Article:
First published on Friday the 6th of May, 2016, this piece comes in at number 23 in the top 30 most read Villainesse stories of 2016.
“You have a good body.”
I don’t know about you, but there have been many times in my life when my immediate response would be an uncomfortable “no,” and to change the subject.
You see, unfortunately fat doesn’t collect in the ‘right’ places for me. Maybe it doesn’t for you too. My arms bulge at the tops and creases form at my armpits when I lift my arms. My thighs rub. My stomach curves. My back rolls.
Or maybe your body is naturally thin, your thighs don’t rub, your breasts don’t form a ‘womanly’ cleavage, the boys at school would only sarcastically tease you for being ‘fat’.
Regardless of our shape, many of us have spent most of our lives punishing ourselves for the way we look. As children we pinched our bellies and fantasized about what they would look like if we could just remove the fat. As teenagers we spent hours policing calories, meal sizes, forming diets and exercise regimes. We talked with our friends about who had the best body, why, and commended each other on desirable features like big breasts and a small waist. We cried in exhaustion whilst running on a treadmill, we condemned ourselves after eating a big meal.
Many of us do or have done whatever we can to be deemed as the physical ideal to men because when you are a woman or especially if you are overweight, men are doing you a favour by being attracted to you. Forget love, forget sex being for you also. Many of us have been taunted since childhood about our bodies because in our society being or having fat is inherently bad and inherently unhealthy.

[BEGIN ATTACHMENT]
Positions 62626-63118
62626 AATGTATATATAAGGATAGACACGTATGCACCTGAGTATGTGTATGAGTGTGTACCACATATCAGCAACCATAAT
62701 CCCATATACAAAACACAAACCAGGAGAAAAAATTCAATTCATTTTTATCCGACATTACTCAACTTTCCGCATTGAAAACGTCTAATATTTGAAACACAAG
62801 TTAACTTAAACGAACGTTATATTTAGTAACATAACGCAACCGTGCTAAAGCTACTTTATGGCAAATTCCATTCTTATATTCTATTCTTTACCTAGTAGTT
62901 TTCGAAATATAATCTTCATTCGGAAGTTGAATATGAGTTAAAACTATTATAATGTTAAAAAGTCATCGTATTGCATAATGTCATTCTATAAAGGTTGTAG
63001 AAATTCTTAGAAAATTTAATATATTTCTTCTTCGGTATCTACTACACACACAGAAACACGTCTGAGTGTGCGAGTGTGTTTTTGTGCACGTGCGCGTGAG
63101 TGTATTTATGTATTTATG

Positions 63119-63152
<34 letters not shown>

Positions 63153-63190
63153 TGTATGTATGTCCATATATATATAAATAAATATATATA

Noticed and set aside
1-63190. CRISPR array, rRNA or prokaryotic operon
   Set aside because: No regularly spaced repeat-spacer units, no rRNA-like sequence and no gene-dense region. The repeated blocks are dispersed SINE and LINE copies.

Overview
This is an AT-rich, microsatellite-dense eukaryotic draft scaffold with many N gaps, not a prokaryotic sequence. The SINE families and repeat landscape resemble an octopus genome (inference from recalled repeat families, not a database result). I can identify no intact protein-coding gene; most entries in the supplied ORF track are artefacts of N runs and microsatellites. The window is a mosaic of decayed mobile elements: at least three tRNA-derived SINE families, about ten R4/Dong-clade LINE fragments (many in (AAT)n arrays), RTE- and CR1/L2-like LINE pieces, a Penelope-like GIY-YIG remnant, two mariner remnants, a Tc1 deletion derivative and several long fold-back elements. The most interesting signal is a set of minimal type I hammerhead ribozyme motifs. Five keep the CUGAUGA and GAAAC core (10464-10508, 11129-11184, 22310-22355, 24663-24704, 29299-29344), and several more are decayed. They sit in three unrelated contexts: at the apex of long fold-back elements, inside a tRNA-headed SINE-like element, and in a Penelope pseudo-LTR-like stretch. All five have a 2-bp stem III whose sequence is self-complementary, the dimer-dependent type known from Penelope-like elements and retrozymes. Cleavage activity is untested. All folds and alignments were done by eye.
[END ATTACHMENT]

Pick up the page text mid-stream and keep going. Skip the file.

We are taught from the moment of rational thought that our bodies are our prize, they are an expression of our place in society. Regardless of natural size and race, we are taught to gain the ideal regardless of the effect on our health – our body size shows our self-control and social status.
Frankly I’m a little sick of people policing what we eat and how much exercise we do. I’m a little sick of little girls being encouraged to eat less, to be less, to take up less space. If we think about it, what really is health? Is it a flat stomach, only gained by excessive exercise? Is it a space between the thighs gained by restricting calories? Is it prominent hip or collar bones because you purged all of this week?
Or is it being able to get through the day without feeling dizzy? Is it a warm smile? Is it glowing skin and sparkling eyes? Is it ending the day with a full happy mind and belly, instead of a stomach emptied out by laxatives and a feeling of disgust? Or is healthy being able to live a full life?
Healthy is working out at the gym and eating broccoli. But it is also laughing with friends over chocolate cake and pizza. It is also going to the beach, or staying at home and binge-watching TV shows, it is doing what you love and giving your body what it needs.
You are allowed to have the body you have, whether it is thin or whether it is fat or in the middle. Your body is a good body because you are human and therefore deserve respect and unconditional love. May you know today that as a woman you are an insanely powerful and beautiful (not just in a physical sense) being. Your thoughts, mind, voice and feelings matter. And may you love yourself wholly and intensely because you are so worthy.